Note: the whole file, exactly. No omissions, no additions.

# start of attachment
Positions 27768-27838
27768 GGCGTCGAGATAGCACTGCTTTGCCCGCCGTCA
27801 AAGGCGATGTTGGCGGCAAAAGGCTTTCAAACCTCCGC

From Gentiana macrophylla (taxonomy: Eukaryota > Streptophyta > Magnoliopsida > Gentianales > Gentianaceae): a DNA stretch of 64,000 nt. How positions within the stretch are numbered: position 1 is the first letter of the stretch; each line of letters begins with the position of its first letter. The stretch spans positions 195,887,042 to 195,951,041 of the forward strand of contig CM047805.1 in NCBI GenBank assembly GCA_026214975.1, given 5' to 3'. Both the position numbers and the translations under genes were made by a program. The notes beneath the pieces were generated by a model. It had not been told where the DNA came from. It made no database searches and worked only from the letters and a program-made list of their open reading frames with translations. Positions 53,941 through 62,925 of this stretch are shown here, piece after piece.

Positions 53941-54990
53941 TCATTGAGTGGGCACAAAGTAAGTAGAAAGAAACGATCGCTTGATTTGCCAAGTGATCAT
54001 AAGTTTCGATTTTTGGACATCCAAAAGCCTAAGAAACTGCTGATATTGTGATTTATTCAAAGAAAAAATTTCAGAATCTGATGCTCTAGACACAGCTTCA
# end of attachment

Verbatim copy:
Positions 27768-27838
27768 GGCGTCGAGATAGCACTGCTTTGCCCGCCGTCA
27801 AAGGCGATGTTGGCGGCAAAAGGCTTTCAAACCTCCGC

From Gentiana macrophylla (taxonomy: Eukaryota > Streptophyta > Magnoliopsida > Gentianales > Gentianaceae): a DNA stretch of 64,000 nt. How positions within the stretch are numbered: position 1 is the first letter of the stretch; each line of letters begins with the position of its first letter. The stretch spans positions 195,887,042 to 195,951,041 of the forward strand of contig CM047805.1 in NCBI GenBank assembly GCA_026214975.1, given 5' to 3'. Both the position numbers and the translations under genes were made by a program. The notes beneath the pieces were generated by a model. It had not been told where the DNA came from. It made no database searches and worked only from the letters and a program-made list of their open reading frames with translations. Positions 53,941 through 62,925 of this stretch are shown here, piece after piece.

Positions 53941-54990
53941 TCATTGAGTGGGCACAAAGTAAGTAGAAAGAAACGATCGCTTGATTTGCCAAGTGATCAT
54001 AAGTTTCGATTTTTGGACATCCAAAAGCCTAAGAAACTGCTGATATTGTGATTTATTCAAAGAAAAAATTTCAGAATCTGATGCTCTAGACACAGCTTCA